JoeyGlide is the Australian Juniors National Soaring Competition. It has been successfully held annually since 2004. In 2005 Australia sent it's first two representatives to the World Junior Soaring Competition which is an indication of the competition's success in prepare young pilots for the world stage. Although the number of contenders varies from year to year, there is always an enthusiastic and skilled group of pilots that come together for the competition. At this contest you will find that morning briefings give pilots a lot more detail in terms of weather, strategy, and safety than at a more senior competition, as suited to the lower level of experience of some competitors.The junior flying movement in Australia is inspirational as a model we could follow in Canada as it is still in it's beginning stages and growing stronger each year.
Often held alongside the competition is a coaching clinic for new or lower time pilots. Participants in this coaching clinic are part of the competition atmosphere, gridding behind the contest, and flying all or part of the task with an instructor. Coachees also participate in daily briefings which explain in greater detail cross-country and competition flying and strategies. The coaching clinic is intended to be a stepping stone for those who so desire to prepare them for competition in future JoeyGlide competitions. I myself participatied in this clinic last year.
The weather the past two days has not been typical Australian booming conditions. The first of the day of the competition I struggled to properly read the sky. Winds were very strong out of the west, at times reading 28 knots on my computer, a factor which I did not sufficiently account for. I went deep into the first circle which was a good strategic decision. As I made it into the second turnpoint I thought that I was undertime and as such opted to continue downwind to get some extra distance. This was the strategic shortcoming of my day. Heading back into wind turned out to be a lot slower than I had anticipated. Although I soon realised I would be coming in well over time, I still felt I was in a good position, and started to focus on flying fast. I found myself in a really poor section of sky, and all too quickly found myself in a paddock. Although I was initially incredibly frustrated, (did I really fly all the way around the world to land out in a field??), I soon picked up my spirits remembering that it was only a practise day. Practise days should be used to make mistakes not to be repeated for the rest of the contest and to scrape the rust off my flying bones. When I looked at my trace later I also realised that I was not effectively centering my thermals, staying in the strongest part of the core.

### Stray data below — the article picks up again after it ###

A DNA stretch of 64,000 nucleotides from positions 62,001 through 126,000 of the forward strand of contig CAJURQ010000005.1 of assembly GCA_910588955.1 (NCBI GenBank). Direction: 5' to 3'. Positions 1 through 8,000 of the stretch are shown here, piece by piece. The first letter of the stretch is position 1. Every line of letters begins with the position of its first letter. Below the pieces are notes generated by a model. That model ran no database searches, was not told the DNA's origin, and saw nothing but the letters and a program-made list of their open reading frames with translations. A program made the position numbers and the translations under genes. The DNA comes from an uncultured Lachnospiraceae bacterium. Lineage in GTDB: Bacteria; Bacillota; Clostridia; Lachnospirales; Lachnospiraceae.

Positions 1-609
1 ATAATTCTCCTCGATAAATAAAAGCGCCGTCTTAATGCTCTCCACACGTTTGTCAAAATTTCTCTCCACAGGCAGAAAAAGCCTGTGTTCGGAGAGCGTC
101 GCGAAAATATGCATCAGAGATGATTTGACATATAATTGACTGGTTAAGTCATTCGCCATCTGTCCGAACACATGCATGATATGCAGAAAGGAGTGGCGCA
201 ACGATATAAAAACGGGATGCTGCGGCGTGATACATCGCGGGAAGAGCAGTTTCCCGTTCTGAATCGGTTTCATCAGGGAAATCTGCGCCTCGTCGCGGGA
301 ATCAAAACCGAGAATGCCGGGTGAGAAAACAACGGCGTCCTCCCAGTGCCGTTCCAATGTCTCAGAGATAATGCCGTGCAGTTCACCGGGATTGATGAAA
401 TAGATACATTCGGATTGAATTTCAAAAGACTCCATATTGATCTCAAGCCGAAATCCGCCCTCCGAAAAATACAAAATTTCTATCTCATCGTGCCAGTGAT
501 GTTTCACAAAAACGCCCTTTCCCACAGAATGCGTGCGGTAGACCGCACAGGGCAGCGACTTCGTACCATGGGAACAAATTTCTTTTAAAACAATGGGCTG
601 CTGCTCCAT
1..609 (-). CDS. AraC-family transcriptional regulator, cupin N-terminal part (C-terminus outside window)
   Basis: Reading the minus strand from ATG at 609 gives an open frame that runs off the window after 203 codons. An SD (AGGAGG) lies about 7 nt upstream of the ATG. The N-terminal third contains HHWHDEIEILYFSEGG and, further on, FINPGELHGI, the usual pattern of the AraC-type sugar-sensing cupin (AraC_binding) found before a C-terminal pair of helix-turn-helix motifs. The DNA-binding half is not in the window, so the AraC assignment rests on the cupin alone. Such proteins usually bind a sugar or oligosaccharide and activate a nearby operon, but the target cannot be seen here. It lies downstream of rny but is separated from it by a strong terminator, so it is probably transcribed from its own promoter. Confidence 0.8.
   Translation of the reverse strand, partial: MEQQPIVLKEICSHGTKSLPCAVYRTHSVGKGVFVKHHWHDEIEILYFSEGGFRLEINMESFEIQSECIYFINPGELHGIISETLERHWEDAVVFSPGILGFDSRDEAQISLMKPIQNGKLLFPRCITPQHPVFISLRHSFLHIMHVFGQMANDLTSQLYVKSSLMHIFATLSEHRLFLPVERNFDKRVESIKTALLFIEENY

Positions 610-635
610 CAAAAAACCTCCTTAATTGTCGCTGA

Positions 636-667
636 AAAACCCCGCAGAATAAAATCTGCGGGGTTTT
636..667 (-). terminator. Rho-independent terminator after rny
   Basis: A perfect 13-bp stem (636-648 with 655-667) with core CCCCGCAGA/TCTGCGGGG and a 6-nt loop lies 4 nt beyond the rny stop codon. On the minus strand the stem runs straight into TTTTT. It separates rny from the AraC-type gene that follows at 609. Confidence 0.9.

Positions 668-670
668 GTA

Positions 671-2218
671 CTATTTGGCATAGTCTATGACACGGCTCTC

Practise day two and I was sent out as the sniffer. Although I initially found a good climb, I soon found myself at 1300', looking down at other competitors around the field area. However the day soon improved, and I thoroughly enjoyed my flight. I focused on remembering Joerg's advice from Nationals: stay up, get around, fly fast. I am proud to say that I made it home with an average speed of 87.5km/h, one of the best speeds I have ever had. However, I also came in 25 minutes under time. This brought my speed down to 71km/h. The tactical error of the day (coming in under time) could have been prevented had I continued further in the second circle rather than heading home when I did. The reason I opted to do this was because I did not clearly understand in my head how the distance was measured for an AAT task. Another mistake made and lesson learned! And another one not to be repeated during the contest. All in all, a day full of great day! I came in with a great final glide, pushing myself faster and lower on final glide than I ever have, coming in at 450'.
All the competitors have arrived and the first contest day is tomorrow. The weather is looking good for the next couple of days. If you would like to track the contest live I do have a spot. I believe the link is:
The contest scores and updates can also be followed at: